Letsencrypt validation subnets

I need to configure Let's Encrypt with automatic certificate renewal, on a firewalled off system, could you please tell me what are all of the ipv4 subnets that the validator uses? [So i can allow all of them in the firewall.]

Basically, i need this: https://www.cloudflare.com/ips/
but for Let's Encrypt.

Thank You.

1 Like

Sorry, but that's not going to happen. Please see the FAQ about this specific question: FAQ - Let's Encrypt

A possible solution to your firewall issue might be to use the dns-01 challenge.


HTTP can be accepted and then just redirected to HTTPS.
In HTTPS you can put up as many firewalls and Geofencing rules as needed.

The HTTP server can even be on a separate system (within your network) OR via a separate web server OR non-existent (always use ACME client in --standalone mode).

The point is there are many clever ways to "protect HTTP" without shutting out 99.99% of the Internet.

1 Like

As others have said, the short answer is & ::/0. :slight_smile:

Let's Encrypt needs to verify that you own the name as seen from everywhere on the Internet. That's the whole reason that they can sign your certificate to certify that your server owns the name, that they've confirmed that the name resolves to the owner of that certificate from everywhere. They check from multiple locations, and can occasionally change where they're checking from, to help ensure that nobody is trying to spoof their connections to servers.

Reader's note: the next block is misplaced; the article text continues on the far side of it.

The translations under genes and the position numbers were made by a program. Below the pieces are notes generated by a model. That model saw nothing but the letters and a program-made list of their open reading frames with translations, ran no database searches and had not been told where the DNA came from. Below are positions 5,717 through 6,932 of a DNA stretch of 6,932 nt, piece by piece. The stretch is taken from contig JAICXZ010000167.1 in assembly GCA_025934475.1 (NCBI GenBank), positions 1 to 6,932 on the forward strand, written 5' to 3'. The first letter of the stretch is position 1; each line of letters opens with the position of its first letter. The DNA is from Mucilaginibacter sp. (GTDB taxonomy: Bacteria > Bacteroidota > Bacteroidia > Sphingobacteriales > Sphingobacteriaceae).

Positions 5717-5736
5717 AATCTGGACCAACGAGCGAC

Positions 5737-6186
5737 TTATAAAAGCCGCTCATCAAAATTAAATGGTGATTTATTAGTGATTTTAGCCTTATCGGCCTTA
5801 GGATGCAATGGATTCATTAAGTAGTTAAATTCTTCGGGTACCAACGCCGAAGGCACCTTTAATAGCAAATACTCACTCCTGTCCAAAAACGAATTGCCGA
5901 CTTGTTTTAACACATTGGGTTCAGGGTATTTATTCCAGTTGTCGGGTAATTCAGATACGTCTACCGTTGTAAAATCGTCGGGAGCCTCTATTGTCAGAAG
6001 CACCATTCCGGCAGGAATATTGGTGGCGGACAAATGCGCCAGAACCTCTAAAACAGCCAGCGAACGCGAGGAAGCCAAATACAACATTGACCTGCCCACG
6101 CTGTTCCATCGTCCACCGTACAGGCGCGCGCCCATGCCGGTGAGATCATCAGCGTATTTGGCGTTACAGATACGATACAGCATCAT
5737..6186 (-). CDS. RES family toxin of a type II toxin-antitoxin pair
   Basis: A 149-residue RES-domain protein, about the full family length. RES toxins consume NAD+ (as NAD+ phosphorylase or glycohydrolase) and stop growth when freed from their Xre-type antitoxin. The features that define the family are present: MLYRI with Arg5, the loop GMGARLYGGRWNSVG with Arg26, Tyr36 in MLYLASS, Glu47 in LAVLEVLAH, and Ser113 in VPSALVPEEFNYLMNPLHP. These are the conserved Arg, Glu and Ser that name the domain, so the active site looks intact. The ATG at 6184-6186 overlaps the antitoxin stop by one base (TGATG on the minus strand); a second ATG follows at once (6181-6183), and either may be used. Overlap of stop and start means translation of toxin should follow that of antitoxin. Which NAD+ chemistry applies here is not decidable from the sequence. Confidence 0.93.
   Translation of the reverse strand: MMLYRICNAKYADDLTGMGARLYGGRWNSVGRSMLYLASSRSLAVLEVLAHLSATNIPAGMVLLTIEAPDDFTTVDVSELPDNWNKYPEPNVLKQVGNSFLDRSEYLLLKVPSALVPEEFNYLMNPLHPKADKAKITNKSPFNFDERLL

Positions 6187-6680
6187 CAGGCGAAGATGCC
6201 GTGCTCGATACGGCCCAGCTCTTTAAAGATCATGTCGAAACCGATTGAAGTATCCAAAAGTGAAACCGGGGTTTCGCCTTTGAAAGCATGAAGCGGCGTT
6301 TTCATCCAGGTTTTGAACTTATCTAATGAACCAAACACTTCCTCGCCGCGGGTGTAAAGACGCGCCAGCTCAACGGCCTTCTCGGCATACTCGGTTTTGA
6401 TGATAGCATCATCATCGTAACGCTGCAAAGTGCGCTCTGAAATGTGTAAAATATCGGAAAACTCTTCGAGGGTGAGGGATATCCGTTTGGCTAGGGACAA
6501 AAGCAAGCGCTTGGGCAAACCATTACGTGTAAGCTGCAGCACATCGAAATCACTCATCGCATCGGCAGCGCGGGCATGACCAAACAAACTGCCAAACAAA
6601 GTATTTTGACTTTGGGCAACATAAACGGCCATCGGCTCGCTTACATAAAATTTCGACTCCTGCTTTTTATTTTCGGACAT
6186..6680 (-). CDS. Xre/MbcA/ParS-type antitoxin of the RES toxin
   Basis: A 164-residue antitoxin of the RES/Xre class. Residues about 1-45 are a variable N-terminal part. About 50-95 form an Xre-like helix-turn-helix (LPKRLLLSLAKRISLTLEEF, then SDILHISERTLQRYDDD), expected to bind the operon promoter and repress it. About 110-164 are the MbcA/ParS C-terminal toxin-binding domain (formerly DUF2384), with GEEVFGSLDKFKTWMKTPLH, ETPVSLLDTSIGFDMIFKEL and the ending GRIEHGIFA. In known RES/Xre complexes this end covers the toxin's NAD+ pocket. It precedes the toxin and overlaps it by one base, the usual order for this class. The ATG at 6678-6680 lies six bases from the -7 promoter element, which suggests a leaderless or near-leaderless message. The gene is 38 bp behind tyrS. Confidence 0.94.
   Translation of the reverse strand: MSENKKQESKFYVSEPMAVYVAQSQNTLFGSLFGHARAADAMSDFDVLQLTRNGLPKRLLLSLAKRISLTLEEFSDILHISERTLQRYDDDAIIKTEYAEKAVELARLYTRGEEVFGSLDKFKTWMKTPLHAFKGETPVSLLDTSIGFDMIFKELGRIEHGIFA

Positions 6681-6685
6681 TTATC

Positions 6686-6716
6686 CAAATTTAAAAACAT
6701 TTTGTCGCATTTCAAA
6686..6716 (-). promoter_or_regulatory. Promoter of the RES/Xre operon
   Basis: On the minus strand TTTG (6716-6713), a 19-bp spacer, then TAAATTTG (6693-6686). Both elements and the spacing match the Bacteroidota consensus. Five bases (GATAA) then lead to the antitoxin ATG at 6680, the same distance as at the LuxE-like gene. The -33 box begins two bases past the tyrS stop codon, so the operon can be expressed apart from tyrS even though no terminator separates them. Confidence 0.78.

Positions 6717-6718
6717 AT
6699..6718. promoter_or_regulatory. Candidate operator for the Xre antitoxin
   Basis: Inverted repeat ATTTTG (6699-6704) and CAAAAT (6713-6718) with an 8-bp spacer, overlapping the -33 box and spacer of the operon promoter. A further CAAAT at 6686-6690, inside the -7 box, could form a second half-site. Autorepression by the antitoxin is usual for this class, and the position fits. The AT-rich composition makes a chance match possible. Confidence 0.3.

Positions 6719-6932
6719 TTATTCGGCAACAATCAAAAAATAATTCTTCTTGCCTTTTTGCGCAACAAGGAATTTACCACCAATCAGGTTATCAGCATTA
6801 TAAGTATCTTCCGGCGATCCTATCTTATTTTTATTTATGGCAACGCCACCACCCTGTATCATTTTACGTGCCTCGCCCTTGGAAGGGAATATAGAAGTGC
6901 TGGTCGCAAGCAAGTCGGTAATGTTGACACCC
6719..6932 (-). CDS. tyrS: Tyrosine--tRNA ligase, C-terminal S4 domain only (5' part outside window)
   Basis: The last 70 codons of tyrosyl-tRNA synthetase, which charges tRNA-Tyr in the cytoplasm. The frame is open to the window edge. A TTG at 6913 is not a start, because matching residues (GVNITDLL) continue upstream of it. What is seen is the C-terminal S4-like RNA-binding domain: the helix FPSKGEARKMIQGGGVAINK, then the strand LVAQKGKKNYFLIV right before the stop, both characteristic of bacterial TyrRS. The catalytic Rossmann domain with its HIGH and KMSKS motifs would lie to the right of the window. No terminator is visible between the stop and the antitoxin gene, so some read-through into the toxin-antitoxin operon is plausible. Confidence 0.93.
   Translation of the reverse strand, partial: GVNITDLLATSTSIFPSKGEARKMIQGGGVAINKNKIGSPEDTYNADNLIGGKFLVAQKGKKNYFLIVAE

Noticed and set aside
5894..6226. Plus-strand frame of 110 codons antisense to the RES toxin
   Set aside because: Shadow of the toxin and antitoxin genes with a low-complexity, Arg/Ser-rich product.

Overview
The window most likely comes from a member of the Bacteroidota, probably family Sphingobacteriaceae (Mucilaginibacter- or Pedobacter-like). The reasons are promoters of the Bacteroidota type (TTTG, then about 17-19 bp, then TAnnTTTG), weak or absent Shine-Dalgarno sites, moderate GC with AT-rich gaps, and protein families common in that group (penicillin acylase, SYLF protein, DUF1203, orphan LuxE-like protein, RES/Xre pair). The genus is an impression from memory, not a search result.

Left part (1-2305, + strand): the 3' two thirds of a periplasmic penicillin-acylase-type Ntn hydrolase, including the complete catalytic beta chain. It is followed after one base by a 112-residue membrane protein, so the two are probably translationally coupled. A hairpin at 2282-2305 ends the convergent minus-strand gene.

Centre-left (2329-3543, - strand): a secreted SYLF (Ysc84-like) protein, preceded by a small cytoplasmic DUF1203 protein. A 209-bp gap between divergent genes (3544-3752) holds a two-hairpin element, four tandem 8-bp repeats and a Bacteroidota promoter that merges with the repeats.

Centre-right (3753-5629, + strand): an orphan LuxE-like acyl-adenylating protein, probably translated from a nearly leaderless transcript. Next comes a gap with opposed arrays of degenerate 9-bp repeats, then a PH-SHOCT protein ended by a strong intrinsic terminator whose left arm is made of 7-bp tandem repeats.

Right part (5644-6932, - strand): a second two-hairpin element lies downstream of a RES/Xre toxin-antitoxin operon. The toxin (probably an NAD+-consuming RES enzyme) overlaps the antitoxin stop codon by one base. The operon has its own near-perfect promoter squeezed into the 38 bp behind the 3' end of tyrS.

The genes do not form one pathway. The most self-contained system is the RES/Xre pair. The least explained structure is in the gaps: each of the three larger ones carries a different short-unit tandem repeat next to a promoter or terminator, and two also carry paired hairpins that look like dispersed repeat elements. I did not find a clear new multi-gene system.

If you're trying to get a certificate for a server that isn't publicly accessible, your only options are:

  1. Use the DNS-01 challenge instead. This only requires your DNS server to be accessible from everywhere, instead of both your DNS and your web server needing to be.
  2. Script your firewall to open up and allow for connections from everywhere during the time that you're renewing, and close your firewall back up afterward.

The key to using Let's Encrypt (or any other CA too, ideally, though other CAs don't always make it easy) is to automate the process so that you don't need to think about it, and usually the first of those options is easier to automate, but I've heard of other people in this forum that do the second. (And for some reason some IT departments are much more comfortable with their DNS servers being publicly accessible than their web servers.)

Some documentation pages that might help:


Leave the HTTP hole open 24/7 and don't serve any HTTP at all. [a hole to nowhere]
Then let the ACME client spin up a temporary HTTP webserver as it needs to validate requests.

1 Like

This topic was automatically closed 30 days after the last reply. New replies are no longer allowed.